My friends and I labeled this guy as the Kiev Cowboy. There he was, in the middle of the city with all the cars and big buildings he was on a horse smoking a cigarette. haha
They had cool cars too.

10 thoughts:

  1. I have always wanted to travel there. I have friends who were adopted from there and they talk about how they want to go back and adopt one day. Some of the stories they told were so heart wrenching. Its awesome you got to travel so much!

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  2. :) it was an amazing trip. heart wrenching at times, but amazing. i would love to adopt from there some day too. it was so hard to leave some of those kids.

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  3. So special :) I don't know if I could handle that emotionally. Thanks for sharing this beautiful story, and that picture of you touching noses with the baby! How precious!

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  4. i'm loving these travel posts!

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  5. it´s kind of crazy - most people i know working for charity like that have gone to southamerica, to work with streetchildren, and you went to europe. great exchange :)
    i understand your big impressions. i´ve been to russia and poland in the past, and althoug its so nearby (i live in germany, berlin), it´s also sooooo different (the cultural aspect). i´ve never felt so strange, and not just because of the language i didn´t understand.
    i´ve never been out of europe, but i hope i´ll visit more different cultures in the near future. these are the best experience in life, right?!
    <3

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  6. So cool! I want to travel all around the world!

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  7. I went to Kiev, Lviv, and Cherkassy, Ukraine in 2005 for a missions trip and it was absolutely the best experience of my life! The people are amazing and I fell in love there. I was crying when I had to leave because I felt like I was leaving home!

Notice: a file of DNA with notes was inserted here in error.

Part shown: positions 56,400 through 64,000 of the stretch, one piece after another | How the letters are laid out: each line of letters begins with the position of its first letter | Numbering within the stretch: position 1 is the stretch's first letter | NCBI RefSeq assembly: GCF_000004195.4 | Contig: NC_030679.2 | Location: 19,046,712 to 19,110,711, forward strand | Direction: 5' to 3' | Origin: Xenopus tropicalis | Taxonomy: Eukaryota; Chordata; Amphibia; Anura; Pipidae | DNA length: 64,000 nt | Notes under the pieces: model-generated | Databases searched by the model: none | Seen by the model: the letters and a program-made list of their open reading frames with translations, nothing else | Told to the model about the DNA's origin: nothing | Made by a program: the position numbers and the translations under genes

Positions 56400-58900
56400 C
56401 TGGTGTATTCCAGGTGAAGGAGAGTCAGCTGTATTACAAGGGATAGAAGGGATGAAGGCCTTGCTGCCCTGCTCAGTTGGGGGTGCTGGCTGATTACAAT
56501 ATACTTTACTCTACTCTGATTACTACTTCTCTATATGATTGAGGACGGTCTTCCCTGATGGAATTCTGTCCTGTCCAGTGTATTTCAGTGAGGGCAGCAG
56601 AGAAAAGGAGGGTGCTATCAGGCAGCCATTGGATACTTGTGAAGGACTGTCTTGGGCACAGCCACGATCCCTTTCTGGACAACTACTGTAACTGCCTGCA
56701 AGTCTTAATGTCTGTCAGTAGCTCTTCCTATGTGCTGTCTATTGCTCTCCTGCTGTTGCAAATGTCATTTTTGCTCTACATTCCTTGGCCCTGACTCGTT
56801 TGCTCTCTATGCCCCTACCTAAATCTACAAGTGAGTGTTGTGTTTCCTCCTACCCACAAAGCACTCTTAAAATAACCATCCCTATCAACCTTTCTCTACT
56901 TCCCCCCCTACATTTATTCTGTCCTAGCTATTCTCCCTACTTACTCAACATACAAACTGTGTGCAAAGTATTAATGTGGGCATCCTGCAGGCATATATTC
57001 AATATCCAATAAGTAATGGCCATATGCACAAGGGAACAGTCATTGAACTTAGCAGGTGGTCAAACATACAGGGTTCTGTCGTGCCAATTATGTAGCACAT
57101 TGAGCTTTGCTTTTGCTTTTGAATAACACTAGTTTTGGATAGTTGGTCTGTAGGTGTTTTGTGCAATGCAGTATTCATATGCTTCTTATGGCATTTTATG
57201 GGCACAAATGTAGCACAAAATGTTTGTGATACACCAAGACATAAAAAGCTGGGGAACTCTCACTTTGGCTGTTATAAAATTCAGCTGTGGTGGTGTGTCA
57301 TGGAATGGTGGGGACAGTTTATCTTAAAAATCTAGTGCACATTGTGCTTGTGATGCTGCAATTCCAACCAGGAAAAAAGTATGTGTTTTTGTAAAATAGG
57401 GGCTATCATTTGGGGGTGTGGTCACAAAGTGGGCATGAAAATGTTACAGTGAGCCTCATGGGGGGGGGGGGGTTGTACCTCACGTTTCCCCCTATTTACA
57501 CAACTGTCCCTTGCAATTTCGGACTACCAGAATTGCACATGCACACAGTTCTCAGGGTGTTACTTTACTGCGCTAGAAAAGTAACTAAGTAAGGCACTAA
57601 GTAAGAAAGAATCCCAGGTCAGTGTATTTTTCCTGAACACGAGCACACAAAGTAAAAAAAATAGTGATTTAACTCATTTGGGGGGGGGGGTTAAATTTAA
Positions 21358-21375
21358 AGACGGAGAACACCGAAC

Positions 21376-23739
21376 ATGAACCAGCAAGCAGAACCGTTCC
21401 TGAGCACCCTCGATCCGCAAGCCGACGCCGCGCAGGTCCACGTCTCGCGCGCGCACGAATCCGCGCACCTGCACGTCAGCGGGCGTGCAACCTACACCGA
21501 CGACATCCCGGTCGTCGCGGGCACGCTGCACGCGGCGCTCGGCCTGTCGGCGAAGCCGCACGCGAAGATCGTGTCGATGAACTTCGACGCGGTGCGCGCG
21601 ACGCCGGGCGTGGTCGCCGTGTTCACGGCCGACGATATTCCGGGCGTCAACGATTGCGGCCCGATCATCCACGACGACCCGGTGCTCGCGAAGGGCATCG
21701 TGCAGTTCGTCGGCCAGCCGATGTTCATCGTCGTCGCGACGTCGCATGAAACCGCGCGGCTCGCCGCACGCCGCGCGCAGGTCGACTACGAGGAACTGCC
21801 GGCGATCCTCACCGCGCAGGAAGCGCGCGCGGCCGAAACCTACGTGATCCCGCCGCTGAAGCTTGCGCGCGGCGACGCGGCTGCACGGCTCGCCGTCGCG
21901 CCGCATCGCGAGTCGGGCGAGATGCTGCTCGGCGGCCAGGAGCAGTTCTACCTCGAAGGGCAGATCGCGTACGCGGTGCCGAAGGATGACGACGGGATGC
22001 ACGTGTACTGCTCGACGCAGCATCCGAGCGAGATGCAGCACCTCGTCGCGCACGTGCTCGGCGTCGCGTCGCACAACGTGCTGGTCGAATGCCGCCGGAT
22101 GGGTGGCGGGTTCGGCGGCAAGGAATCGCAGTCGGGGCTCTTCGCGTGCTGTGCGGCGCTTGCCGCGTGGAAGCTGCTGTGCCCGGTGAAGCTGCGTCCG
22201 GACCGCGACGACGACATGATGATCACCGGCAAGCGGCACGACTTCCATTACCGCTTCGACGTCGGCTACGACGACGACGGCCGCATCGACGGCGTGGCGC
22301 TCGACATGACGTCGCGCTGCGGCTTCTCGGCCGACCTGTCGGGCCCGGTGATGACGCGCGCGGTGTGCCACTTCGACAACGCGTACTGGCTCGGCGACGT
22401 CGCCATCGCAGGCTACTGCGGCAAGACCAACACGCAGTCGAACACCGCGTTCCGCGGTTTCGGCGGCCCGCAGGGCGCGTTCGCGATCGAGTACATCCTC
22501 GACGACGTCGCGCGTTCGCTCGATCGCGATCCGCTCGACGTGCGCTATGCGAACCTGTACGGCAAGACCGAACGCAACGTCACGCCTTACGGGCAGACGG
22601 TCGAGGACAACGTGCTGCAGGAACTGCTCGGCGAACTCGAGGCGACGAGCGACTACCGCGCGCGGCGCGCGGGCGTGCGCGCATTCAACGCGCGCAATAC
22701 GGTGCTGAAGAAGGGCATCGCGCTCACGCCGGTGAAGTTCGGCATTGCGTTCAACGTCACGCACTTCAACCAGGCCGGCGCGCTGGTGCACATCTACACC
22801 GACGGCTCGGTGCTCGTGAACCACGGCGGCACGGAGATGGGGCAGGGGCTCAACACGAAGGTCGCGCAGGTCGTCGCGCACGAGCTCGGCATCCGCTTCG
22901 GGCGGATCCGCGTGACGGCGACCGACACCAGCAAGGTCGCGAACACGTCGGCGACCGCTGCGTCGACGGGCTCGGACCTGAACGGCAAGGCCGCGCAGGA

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  8. That post made my heart smile! Im from Germany but my families roots are in Rumania (thats next the Ukraine btw). This year i took my boyfriend with me for the first time and he had quiet a cultural shock too. Great that you had such a good time there and learned a lot. The story of that old man is beautiful - sad but beautiful. Much love from Germany

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  9. Wow, that was pretty brave of you for a first trip out of the country. It looks like it was an amazing, life changing journey. I like this new series, by the way. x

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  10. I've not yet had opportunity to visit the Ukraine, but hope to someday in the near future. My family has friends who live there as pastors--an American man from Oklahoma and his beautiful Ukrainian wife, and their sweet little boy. Missions is in my blood so I love to hear travel stories! Thanks for sharing yours.